The answer can be either yes (no hearsay) or no (hearsay). Again, there is no hearsay in asking a legitimate question.

          As for me asking questions based on something I heard, the author in question has some history releasing books that involved little or no face-to-face examination of the people and churches he exposed. I am quite familiar with that book. It hurt many people and continues to cause hurt.

          This is not to say that his book doesn’t have merit, only that it did not include the kind of god-ordained face-to-face confrontation a book like that should require. With that in mind, I believe we have every right to ask the question if someone with a past history of not directly speaking with the people he’s exposing is putting out another exposé that promises to hurt people and cause problems for years to come. Christian scholarship and heresy-hunting requires an extremely high burden of proof. Remember, these are people who claim to be believers that the author is confronting. If he’s not done so well at this in the past, we should be wary. If my son has a track record of not washing his hands before dinner, that justifies my question even more, doesn’t it?

          I have no axe to grind here. We own some books written by that author. I wouldn’t buy them if I felt they had no merit.

          And again, this piece isn’t simply about one author. The kinds of questions I pose here should be standard practice for anyone trying to discredit heretical movements (or simply get the facts about ANYTHING unknown). All too often in Christian circles, we hang people by second, third, and fourthhand accounts. We just can’t do that kind of faulty discipline. Remember how Jesus us tells us to discipline in the middle of Matt 18.

  2. Sounds like you can’t win here, Dan! 😉 I’m pretty much in agreement on this post. While I understand where the previous commenters are coming from, I’m still inclined to say “Right on”! Time will tell, though, I guess, whether this post was accurate or not.

    As for those who say that you should try to contact MacArthur first, perhaps it’s worth a try, but I honestly would be surprised if you could even get in contact with him. According to Phil Johnson, MacArthur doesn’t ever use a computer at all, so email would be pretty much out of the picture. I usually can’t reach the pastor of a small local church on the phone, so how likely would you be able to reach MacArthur on the phone? And a visit in person? I doubt that you’d get past whatever office workers are there to protect him. I realize it sounds like I’m jumping to judgment here (although I’m not trying to be mean about it…just realistic), but if my own experiences in other large churches is any indication, MacArthur is untouchable by us peons. 😉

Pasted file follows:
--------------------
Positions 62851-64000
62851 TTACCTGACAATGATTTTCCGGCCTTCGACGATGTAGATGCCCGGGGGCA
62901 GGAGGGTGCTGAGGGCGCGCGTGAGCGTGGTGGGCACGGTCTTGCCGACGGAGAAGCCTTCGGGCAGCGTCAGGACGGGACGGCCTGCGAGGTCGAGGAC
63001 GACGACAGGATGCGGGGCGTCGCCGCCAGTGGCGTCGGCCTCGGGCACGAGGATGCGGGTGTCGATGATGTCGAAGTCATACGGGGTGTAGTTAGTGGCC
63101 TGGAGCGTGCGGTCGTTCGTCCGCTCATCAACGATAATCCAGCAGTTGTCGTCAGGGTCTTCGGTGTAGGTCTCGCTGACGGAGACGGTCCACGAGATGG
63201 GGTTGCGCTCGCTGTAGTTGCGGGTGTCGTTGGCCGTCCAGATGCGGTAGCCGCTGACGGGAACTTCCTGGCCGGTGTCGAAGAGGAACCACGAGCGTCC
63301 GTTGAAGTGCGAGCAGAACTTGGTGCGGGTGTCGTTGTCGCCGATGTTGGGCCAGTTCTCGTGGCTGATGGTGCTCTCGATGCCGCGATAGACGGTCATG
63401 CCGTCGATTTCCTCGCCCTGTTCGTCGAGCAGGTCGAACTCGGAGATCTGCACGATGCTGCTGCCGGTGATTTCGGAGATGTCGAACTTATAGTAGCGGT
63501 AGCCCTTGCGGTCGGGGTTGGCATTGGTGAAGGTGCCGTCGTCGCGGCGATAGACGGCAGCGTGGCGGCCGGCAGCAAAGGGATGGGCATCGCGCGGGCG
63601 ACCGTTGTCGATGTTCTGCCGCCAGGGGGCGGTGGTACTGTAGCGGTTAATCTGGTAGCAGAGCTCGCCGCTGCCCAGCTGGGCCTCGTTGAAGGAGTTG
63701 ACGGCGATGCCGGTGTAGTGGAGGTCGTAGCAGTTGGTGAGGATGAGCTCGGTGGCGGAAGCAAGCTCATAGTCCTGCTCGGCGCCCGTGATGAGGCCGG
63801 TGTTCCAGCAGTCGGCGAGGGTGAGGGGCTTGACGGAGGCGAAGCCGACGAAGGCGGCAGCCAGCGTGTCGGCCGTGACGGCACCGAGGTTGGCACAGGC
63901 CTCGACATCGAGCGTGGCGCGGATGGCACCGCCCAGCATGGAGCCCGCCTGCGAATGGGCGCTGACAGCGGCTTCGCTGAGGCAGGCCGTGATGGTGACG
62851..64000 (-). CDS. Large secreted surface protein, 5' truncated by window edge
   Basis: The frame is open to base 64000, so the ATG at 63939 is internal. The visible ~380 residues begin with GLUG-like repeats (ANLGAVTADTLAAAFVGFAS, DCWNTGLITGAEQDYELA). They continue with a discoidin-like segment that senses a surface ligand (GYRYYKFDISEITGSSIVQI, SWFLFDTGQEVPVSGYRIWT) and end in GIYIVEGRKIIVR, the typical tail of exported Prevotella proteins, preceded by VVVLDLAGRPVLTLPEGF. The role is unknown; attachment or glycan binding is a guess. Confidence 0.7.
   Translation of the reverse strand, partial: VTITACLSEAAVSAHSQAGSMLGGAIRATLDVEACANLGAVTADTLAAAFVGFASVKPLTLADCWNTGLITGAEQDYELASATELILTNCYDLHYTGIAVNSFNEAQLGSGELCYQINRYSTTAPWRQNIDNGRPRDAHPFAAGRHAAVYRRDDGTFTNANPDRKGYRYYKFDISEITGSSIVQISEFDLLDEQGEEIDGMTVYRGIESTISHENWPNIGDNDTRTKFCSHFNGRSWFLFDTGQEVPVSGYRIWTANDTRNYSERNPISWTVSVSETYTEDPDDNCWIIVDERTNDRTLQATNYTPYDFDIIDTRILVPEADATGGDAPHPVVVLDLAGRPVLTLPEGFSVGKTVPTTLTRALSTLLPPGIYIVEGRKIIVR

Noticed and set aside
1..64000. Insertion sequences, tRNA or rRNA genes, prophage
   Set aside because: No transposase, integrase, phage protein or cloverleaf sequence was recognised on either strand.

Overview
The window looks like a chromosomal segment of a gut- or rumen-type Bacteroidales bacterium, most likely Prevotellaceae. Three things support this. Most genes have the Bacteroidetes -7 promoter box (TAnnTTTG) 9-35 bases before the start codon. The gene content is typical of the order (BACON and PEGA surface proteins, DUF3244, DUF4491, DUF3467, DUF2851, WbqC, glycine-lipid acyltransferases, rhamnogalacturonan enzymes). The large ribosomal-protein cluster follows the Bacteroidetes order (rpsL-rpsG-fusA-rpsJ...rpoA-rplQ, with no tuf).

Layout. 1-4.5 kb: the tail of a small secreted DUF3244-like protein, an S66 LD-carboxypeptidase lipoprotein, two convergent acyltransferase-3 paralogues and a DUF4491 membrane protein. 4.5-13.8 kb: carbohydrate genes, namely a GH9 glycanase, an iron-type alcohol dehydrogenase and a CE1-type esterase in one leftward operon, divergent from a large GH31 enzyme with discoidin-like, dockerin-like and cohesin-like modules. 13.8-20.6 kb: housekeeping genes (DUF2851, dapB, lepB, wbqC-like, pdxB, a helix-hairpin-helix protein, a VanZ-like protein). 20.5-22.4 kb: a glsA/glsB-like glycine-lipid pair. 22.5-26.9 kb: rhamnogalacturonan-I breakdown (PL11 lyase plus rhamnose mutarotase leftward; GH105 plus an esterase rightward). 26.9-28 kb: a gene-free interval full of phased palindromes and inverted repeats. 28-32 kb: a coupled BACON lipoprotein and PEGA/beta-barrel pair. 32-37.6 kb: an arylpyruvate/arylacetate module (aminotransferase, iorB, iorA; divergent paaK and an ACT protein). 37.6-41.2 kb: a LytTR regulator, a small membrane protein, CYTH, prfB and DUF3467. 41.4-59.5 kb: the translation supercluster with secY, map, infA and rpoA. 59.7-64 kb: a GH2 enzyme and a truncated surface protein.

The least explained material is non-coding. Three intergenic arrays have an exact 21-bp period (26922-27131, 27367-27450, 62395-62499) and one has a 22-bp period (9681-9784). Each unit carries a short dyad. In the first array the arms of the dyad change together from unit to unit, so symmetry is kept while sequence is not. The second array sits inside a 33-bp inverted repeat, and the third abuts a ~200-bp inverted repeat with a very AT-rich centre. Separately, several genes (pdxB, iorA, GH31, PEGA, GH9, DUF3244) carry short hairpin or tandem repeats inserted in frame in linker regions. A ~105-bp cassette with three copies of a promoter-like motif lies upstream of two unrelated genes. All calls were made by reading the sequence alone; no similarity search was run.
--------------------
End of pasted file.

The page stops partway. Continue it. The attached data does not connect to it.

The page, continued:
• Steve,

      Like I said in my comment to David Riggins, I would hope that in my writing this, someone more important than myself (who has been sent galley copies of the book) will be able to ask the author the questions I pose–or at least have information that will clarify.

      I’m not trying to crucify the author. I’m just saying that if a non-Christian like the author of the Christian rock music exposé is willing to take the personal time to investigate by talking with the people he’s writing about, why is it that so few Christians do the same thing when investigating potential heretics? That’s not even a new question here at Cerulean Sanctum. I’ve written about this in the past.

      The Godblogosphere also suffers from this. We say things that are third and fourthhand. That doesn’t lend us any credibility. That’s part of what this post is about. I tend to shy away from these kinds of arguments and stick with my own observations. That way I can backup what I say because I DID take the time to talk with and experience the things I write about. That makes my commentary that much harder to impugn.

      • Stephen

        I had this long missive typed out, and then I deleted it because I realized I had missed the entire point of the article.

        You are entirely right on the need to avoid jumping to conclusions. Just because someone calls himself part of the “emerging church” does not mean his theology is apostate — Marc Driscoll, anyone? And yet there he is, thrown in with the likes of Brian McLaren and his unbiblical neo-universalism.

        Even worse is when we go in with the conclusion already made, or when we come to a bad conclusion quickly and then start digging for more sticks to prop up the straw man. That’s how you get sites like this one, which does exactly what you’re railing on here — relying on third- and fourth-hand statements and pulling them out of context, finding some insignificant piece of doctrine to disagree on and call them out on — basically looking for anything to use as ammunition. He’s not concluding anything — he has an axe to grind and a dogma to preach, so he can’t let facts get in the way.

        The real problem is that people that do such things can be right half the time, which lowers our defenses for when they’re wrong. This is why we’re all called to be Bereans.

        When we earnestly contend for the faith, we must do so in the truth of Scripture and the love of Christ. I find far too many so-called “discernment” ministries lacking in the latter, and some in both.

  3. Didnt know you were talking about MacArthur till commentors called out his name.

    I am no fan of the EC movement but I would not suspect the author of Charismatic Chaos to give a fair account of any movement outside his own.

  4. I had to do some quick research on just what you were talking about regarding the Emergent Church. Wikipedia and Emergent Village filled me in somewhat…